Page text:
9. 9.

    Wu, F., Lovorn, T. & MacDonald, A. H. Theory of optical absorption by interlayer excitons in transition metal dichalcogenide heterobilayers. Phys. Rev. B 97, 035306 (2018).

  10. 10.

    Rivera, P. et al. Valley-polarized exciton dynamics in a 2D semiconductor heterostructure. Science 351, 688–691 (2016).

  11. 11.

    Jin, C. et al. Imaging of pure spin-valley diffusion current in WS2-WSe2 heterostructures. Science 360, 893–896 (2018).

  12. 12.

    Nagler, P. et al. Giant magnetic splitting inducing near-unity valley polarization in van der Waals heterostructures. Nat. Commun. 8, 1551 (2017).

  13. 13.

    Jiang, C. et al. Microsecond dark-exciton valley polarization memory in two-dimensional heterostructures. Nat. Commun. 9, 753 (2018).

  14. 14.

    Hsu, W.-T. et al. Negative circular polarization emissions from WSe2/MoSe2 commensurate heterobilayers. Nat. Commun. 9, 1356 (2018).

  15. 15.

    Ciarrocchi, A. et al. Polarization switching and electrical control of interlayer excitons in two-dimensional van der Waals heterostructures.  Nat. Photonics 13, 131-136 (2019).

  16. 16.

    Tran, K. et al. Moiré excitons in van der Waals heterostructures. Preprint at https://arxiv.org/abs/1807.03771 (2018).

  17. 17.

    Rivera, P. et al. Observation of long-lived interlayer excitons in monolayer MoSe2–WSe2 heterostructures. Nat. Commun. 6, 6242 (2015).

  18. 18.

    Nagler, P. et al. Interlayer exciton dynamics in a dichalcogenide monolayer heterostructure. 2D Mater. 4, 025112 (2017).

  19. 19.

    Miller, B. et al. Long-lived direct and indirect interlayer excitons in van der Waals heterostructures. Nano Lett. 17, 5229–5237 (2017).

  20. 20.

    Ross, J. S. et al. Interlayer exciton optoelectronics in a 2D heterostructure p–n junction. Nano Lett. 17, 638–643 (2017).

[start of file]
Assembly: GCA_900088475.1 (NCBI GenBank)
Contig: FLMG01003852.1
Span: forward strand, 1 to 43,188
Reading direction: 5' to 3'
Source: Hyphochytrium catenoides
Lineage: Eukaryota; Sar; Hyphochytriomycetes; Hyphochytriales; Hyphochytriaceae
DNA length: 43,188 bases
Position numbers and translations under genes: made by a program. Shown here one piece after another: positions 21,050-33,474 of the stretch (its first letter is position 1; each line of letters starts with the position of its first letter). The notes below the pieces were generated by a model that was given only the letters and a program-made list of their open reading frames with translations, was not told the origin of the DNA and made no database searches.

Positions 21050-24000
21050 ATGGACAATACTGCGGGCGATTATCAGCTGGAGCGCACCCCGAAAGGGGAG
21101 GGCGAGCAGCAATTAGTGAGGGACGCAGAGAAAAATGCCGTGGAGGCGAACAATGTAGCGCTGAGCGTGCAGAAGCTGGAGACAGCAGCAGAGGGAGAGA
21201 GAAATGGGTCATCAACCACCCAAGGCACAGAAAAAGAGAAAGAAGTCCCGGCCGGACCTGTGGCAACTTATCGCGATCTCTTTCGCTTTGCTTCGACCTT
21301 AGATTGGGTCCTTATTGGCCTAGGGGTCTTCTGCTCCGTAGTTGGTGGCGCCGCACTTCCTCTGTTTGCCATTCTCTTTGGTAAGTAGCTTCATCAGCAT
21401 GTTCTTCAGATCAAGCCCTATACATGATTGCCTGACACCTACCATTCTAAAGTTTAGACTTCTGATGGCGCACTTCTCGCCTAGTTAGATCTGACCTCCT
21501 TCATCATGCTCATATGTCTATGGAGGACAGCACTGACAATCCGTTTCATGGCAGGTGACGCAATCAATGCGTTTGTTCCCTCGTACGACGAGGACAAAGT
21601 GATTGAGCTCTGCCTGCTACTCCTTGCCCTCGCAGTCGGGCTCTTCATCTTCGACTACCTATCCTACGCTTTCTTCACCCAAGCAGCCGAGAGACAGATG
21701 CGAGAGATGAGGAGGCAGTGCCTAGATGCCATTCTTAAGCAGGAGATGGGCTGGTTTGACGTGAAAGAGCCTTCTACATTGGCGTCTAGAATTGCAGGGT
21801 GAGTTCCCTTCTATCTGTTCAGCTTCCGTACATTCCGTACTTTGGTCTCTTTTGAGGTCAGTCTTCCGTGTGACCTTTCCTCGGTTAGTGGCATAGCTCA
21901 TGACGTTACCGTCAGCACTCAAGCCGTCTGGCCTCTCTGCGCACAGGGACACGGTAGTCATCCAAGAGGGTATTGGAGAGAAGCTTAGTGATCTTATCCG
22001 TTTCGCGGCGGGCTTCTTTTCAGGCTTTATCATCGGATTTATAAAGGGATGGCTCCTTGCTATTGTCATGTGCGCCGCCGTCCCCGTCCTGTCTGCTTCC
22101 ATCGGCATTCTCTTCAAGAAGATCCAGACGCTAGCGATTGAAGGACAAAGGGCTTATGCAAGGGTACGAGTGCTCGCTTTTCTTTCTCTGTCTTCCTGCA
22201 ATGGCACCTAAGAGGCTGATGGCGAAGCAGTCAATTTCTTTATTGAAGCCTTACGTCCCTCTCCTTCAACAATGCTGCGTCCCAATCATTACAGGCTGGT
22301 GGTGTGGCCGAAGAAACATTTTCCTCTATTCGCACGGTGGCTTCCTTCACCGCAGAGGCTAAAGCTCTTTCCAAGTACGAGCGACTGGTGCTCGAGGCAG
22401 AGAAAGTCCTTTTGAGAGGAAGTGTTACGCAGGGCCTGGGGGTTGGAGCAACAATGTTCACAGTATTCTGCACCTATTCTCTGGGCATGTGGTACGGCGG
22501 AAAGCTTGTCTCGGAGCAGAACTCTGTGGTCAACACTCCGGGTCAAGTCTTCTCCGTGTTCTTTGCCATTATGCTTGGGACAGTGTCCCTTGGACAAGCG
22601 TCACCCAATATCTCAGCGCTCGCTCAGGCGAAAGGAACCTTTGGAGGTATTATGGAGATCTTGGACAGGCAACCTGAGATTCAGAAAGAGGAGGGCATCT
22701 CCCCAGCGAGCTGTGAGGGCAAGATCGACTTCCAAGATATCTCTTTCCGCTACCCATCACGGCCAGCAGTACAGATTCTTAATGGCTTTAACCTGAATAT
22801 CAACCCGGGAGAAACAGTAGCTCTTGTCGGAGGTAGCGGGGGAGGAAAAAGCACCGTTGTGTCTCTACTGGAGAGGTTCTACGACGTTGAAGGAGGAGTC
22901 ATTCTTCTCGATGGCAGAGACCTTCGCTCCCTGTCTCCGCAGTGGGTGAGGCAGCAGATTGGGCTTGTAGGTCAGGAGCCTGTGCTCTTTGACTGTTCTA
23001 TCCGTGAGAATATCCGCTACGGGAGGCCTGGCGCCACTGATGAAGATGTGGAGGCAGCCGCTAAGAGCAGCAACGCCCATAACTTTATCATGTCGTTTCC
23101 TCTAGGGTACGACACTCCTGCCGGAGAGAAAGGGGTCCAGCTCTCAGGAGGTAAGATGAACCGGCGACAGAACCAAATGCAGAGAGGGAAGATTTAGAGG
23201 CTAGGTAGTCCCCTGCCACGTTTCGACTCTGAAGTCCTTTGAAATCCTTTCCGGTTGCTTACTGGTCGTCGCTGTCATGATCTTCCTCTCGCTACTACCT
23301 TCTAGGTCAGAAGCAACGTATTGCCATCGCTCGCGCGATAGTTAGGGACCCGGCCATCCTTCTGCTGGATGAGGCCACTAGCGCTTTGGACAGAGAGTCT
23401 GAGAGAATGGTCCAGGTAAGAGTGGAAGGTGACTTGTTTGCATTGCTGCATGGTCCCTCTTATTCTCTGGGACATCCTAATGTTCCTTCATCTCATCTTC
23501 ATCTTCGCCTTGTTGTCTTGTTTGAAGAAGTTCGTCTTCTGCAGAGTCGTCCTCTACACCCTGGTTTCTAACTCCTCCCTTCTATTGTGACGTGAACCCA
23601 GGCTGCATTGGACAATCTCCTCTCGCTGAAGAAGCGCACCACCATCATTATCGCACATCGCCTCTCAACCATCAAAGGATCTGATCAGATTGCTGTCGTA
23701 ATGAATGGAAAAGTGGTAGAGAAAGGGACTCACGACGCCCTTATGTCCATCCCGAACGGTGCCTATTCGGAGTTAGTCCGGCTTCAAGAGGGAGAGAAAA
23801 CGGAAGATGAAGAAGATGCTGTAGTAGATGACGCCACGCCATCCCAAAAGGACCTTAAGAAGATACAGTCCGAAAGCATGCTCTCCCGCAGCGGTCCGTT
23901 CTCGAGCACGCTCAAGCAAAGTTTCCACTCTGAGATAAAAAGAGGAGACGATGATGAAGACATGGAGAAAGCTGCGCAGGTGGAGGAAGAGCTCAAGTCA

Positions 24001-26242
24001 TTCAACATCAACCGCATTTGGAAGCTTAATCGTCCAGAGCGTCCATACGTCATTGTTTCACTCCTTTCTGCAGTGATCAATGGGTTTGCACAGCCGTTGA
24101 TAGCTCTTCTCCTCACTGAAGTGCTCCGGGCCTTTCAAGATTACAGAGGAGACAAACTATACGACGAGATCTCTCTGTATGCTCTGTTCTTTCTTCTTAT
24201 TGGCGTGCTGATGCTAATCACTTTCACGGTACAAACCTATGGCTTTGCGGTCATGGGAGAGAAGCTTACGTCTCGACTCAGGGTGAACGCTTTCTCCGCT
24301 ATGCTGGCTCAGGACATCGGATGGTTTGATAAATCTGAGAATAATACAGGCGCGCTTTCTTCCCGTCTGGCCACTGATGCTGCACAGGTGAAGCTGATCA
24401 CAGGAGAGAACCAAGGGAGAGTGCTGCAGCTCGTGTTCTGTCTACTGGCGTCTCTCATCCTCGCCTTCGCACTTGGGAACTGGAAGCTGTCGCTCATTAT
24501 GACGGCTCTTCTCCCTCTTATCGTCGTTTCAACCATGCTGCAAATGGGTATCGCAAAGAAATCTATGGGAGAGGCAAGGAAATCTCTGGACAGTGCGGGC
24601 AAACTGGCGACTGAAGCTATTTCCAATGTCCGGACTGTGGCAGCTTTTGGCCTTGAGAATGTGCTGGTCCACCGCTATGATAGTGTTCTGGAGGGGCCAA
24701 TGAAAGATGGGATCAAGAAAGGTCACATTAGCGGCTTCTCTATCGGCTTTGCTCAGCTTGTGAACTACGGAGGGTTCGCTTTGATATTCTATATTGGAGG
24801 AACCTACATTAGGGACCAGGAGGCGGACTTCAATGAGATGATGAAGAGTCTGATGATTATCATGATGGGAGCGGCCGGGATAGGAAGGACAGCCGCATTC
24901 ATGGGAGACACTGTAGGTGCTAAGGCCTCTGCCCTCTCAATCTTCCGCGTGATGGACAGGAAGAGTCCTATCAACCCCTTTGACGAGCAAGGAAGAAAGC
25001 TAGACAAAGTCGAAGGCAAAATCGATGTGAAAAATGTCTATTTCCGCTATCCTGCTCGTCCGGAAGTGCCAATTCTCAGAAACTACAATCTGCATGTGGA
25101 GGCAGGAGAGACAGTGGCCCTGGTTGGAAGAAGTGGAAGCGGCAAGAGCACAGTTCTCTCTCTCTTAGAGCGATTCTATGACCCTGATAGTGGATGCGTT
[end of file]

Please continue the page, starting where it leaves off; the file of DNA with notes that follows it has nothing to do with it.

21. 21.

    Zhang, C. et al. Interlayer couplings, moiré patterns, and 2D electronic superlattices in MoS2/WSe2 hetero-bilayers. Sci. Adv. 3, e1601459 (2017).

  22. 22.

    Bloch, I. Ultracold quantum gases in optical lattices. Nat. Phys. 1, 23–30 (2005).

  23. 23.

    Hong, X. et al. Ultrafast charge transfer in atomically thin MoS2/WS2 heterostructures. Nat. Nanotechnol. 9, 682–686 (2014).

  24. 24.

    He, Y.-M. et al. Single quantum emitters in monolayer semiconductors. Nat. Nanotechnol. 10, 497–502 (2015).

  25. 25.

    Srivastava, A. et al. Optically active quantum dots in monolayer WSe2. Nat. Nanotechnol. 10, 491–496 (2015).

  26. 26.

    Koperski, M. et al. Single photon emitters in exfoliated WSe2 structures. Nat. Nanotechnol. 10, 503–506 (2015).

  27. 27.

    Chakraborty, C., Kinnischtzke, L., Goodfellow, K. M., Beams, R. & Vamivakas, A. N. Voltage-controlled quantum light from an atomically thin semiconductor. Nat. Nanotechnol. 10, 507–511 (2015).

  28. 28.

    Tran, T. T., Bray, K., Ford, M. J., Toth, M. & Aharonovich, I. Quantum emission from hexagonal boron nitride monolayers. Nat. Nanotechnol. 11, 37–41 (2016).

  29. 29.

    Hanbicki, A. T. et al. Double indirect interlayer exciton in a MoSe2/WSe2 van der Waals heterostructure. ACS Nano 12, 4719–4726 (2018).

  30. 30.

    Kunstmann, J. et al. Momentum-space indirect interlayer excitons in transition-metal dichalcogenide van der Waals heterostructures. Nat. Phys. 14, 801–805 (2018).

  31. 31.

    Chakraborty, C. et al. 3D localized trions in monolayer WSe2 in a charge tunable van der Waals heterostructure. Nano Lett. 18, 2859–2863 (2018).

  32. 32.

    Yu, H., Liu, G.-B. & Yao, W. Brightened spin-triplet interlayer excitons and optical selection rules in van der Waals heterobilayers. 2D Mater. 5, 035021 (2018).

  33. 33.

    Wu, F., Lovorn, T. & MacDonald, A. H. Topological exciton bands in moiré heterojunctions. Phys. Rev. Lett. 118, 147401 (2017).

  34. 34.

    Schaibley, J. R. et al. Directional interlayer spin-valley transfer in two-dimensional heterostructures. Nat. Commun. 7, 13747 (2016).

  35. 35.

    Zhang, S. et al. Defect structure of localized excitons in a WSe2 monolayer. Phys. Rev. Lett. 119, 046101 (2017).